“Inflation is largely temporary,” Lagarde said Saturday, after giving Per Jacobson’s lecture to the International Monetary Fund for the year 2021.
She emphasized that the European Central Bank was paying “very close attention” to negotiations on wages and other potential second-round effects, which could drive prices permanently higher. Eurozone consumer prices rose 3.4% in September, the highest rate in 13 years.
The European Central Bank expects inflation to peak later this year, before slowing down in 2022, with price growth expected to fall short of its medium-term target.
Lagarde added: “Monetary policy will continue to support the economy in order to achieve lasting inflation stability at our target of 2% in the medium term. The European Central Bank is committed to maintaining favorable financing conditions for all sectors of the economy during the pandemic period.”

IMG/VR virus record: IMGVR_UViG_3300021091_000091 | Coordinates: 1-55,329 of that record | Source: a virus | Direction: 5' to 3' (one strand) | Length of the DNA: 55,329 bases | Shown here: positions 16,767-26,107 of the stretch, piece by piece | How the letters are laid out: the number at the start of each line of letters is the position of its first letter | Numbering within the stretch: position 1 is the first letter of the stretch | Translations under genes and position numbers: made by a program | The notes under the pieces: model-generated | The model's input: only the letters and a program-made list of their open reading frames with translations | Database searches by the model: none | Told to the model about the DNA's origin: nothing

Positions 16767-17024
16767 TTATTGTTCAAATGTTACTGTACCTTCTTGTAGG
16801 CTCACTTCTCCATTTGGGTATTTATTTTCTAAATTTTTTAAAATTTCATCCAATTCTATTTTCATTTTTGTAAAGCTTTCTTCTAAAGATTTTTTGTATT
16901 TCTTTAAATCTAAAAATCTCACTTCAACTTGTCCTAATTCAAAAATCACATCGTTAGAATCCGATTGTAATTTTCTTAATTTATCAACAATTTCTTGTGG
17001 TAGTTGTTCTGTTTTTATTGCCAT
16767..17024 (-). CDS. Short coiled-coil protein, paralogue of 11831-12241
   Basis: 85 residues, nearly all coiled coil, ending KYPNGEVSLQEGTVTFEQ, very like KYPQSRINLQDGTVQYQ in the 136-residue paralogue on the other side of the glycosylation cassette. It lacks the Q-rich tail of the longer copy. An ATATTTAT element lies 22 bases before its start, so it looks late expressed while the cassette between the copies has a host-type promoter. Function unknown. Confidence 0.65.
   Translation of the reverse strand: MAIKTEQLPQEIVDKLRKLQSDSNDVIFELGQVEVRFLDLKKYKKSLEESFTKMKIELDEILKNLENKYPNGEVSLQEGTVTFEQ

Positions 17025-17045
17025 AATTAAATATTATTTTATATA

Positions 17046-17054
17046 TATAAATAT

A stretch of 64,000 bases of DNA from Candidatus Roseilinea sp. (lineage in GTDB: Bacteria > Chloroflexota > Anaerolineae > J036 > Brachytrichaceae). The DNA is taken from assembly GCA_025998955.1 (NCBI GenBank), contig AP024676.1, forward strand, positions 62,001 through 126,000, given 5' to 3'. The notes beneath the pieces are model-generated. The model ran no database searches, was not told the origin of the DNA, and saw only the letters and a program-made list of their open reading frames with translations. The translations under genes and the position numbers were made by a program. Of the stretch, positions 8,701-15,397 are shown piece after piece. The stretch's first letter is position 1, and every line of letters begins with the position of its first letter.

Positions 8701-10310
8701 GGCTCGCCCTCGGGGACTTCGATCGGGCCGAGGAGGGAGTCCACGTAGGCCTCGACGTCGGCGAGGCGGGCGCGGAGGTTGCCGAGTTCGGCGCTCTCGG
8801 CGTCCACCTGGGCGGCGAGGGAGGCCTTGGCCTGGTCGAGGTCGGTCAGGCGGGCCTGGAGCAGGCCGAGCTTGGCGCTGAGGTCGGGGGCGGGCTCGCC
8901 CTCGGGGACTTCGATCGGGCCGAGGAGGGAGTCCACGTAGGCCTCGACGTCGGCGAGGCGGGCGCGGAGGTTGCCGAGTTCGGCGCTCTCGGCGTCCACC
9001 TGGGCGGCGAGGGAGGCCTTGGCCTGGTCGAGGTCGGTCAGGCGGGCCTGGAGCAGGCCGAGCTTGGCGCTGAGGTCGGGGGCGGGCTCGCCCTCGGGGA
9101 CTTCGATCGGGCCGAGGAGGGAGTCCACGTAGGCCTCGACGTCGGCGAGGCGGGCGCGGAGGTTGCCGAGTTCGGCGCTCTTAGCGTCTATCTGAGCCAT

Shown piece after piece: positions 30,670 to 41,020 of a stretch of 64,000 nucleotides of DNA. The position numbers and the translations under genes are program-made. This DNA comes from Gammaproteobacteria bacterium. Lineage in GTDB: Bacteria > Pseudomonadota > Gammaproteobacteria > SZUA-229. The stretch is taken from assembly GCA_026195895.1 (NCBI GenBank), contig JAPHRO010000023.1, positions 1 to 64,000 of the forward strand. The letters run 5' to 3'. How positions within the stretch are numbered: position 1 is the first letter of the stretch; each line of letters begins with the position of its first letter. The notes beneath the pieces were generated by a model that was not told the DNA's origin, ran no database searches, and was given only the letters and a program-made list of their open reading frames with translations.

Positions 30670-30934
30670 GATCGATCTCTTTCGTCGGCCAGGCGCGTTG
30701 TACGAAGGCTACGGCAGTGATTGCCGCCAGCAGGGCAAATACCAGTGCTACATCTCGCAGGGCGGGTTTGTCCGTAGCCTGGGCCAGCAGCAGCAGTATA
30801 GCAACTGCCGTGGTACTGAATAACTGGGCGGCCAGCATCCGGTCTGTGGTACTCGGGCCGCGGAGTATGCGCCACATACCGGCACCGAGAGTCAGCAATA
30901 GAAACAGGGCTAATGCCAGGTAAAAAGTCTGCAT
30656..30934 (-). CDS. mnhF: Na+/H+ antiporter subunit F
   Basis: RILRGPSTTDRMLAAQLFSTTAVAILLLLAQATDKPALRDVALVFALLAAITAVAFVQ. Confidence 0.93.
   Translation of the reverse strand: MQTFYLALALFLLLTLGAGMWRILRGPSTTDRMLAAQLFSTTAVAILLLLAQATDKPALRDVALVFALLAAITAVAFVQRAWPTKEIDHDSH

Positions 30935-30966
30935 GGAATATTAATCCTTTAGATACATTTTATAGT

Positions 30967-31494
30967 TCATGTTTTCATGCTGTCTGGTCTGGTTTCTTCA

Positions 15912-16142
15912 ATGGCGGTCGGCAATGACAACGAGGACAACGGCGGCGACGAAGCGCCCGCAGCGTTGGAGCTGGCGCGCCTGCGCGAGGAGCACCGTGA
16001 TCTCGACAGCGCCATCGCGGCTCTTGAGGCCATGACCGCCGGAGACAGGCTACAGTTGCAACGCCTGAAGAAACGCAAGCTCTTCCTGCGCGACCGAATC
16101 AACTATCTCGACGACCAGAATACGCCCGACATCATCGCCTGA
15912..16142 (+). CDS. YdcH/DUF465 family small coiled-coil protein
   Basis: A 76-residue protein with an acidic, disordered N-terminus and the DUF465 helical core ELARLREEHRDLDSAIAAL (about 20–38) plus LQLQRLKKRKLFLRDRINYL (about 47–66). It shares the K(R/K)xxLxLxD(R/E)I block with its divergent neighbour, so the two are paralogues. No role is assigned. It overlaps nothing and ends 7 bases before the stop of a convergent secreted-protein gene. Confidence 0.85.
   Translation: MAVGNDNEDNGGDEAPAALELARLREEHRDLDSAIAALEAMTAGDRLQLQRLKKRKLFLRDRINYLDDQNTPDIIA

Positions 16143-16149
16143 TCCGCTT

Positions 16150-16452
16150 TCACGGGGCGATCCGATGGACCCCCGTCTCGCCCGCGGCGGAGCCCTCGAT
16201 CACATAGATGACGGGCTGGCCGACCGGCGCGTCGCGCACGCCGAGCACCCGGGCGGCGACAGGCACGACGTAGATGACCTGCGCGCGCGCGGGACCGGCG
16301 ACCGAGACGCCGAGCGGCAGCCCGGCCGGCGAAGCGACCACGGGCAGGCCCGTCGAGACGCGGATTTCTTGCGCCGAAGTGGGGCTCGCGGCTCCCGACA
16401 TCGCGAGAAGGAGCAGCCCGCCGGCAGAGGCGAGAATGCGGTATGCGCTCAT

The European Central Bank has launched a 1.85 trillion euro ($2.15 trillion) emergency plan to support the region during the COVID-19 outbreak.
The emergency support program is due to end in March 2022, and the Frankfurt-based central bank is already preparing to move to post-pandemic stimulus packages.
The European Central Bank is considering a new bond-buying program to prevent any market turmoil once buying ends during the crisis, officials familiar with the matter told Bloomberg last week.
“Once the pandemic contingency plan, which is getting closer, is over, our future directions on interest rates as well as asset purchases will ensure that monetary policy remains supportive of our timely target,” Lagarde said.